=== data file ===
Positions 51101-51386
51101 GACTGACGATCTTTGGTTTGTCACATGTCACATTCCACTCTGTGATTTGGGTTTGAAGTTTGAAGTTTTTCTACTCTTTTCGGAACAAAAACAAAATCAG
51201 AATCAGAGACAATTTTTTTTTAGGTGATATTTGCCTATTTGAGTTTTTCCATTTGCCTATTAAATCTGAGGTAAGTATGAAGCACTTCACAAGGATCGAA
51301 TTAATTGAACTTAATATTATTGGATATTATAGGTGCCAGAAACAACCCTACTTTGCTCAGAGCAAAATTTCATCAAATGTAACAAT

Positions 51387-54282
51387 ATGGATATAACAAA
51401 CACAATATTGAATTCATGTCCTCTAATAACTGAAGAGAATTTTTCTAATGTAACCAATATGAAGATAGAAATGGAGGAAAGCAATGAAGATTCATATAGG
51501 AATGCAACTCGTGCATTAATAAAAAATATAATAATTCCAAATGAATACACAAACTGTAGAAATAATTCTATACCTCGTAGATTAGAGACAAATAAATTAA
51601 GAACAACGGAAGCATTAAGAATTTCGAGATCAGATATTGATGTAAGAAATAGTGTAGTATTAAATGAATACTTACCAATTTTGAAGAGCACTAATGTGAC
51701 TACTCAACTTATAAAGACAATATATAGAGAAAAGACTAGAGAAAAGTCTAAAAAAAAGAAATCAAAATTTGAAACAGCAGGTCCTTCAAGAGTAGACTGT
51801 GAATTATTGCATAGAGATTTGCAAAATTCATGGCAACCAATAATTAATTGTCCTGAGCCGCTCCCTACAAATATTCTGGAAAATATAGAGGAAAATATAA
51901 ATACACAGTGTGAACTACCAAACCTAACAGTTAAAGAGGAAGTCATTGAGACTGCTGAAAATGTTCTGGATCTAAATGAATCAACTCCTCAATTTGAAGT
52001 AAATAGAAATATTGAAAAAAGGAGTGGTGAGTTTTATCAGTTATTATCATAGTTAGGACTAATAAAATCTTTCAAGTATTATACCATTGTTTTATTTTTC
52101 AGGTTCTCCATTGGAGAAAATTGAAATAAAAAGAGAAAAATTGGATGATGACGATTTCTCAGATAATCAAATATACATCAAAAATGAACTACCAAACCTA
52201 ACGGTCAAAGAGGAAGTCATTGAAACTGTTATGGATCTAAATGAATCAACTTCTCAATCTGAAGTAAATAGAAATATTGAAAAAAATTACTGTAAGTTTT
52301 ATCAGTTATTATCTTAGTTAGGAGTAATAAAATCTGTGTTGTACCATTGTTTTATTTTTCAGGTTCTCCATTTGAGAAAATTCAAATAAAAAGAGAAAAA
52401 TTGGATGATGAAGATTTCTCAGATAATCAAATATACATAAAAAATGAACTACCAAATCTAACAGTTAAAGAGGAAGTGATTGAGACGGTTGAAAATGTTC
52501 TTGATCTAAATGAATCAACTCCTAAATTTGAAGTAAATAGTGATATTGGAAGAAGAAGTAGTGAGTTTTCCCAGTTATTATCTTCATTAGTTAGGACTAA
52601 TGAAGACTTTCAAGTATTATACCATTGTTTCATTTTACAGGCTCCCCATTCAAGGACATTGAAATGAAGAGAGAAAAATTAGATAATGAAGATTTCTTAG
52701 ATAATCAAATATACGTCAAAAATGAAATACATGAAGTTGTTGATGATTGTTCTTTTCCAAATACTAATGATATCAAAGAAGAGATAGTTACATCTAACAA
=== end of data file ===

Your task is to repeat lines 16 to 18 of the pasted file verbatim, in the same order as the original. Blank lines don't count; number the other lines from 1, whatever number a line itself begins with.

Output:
52301 ATCAGTTATTATCTTAGTTAGGAGTAATAAAATCTGTGTTGTACCATTGTTTTATTTTTCAGGTTCTCCATTTGAGAAAATTCAAATAAAAAGAGAAAAA
52401 TTGGATGATGAAGATTTCTCAGATAATCAAATATACATAAAAAATGAACTACCAAATCTAACAGTTAAAGAGGAAGTGATTGAGACGGTTGAAAATGTTC
52501 TTGATCTAAATGAATCAACTCCTAAATTTGAAGTAAATAGTGATATTGGAAGAAGAAGTAGTGAGTTTTCCCAGTTATTATCTTCATTAGTTAGGACTAA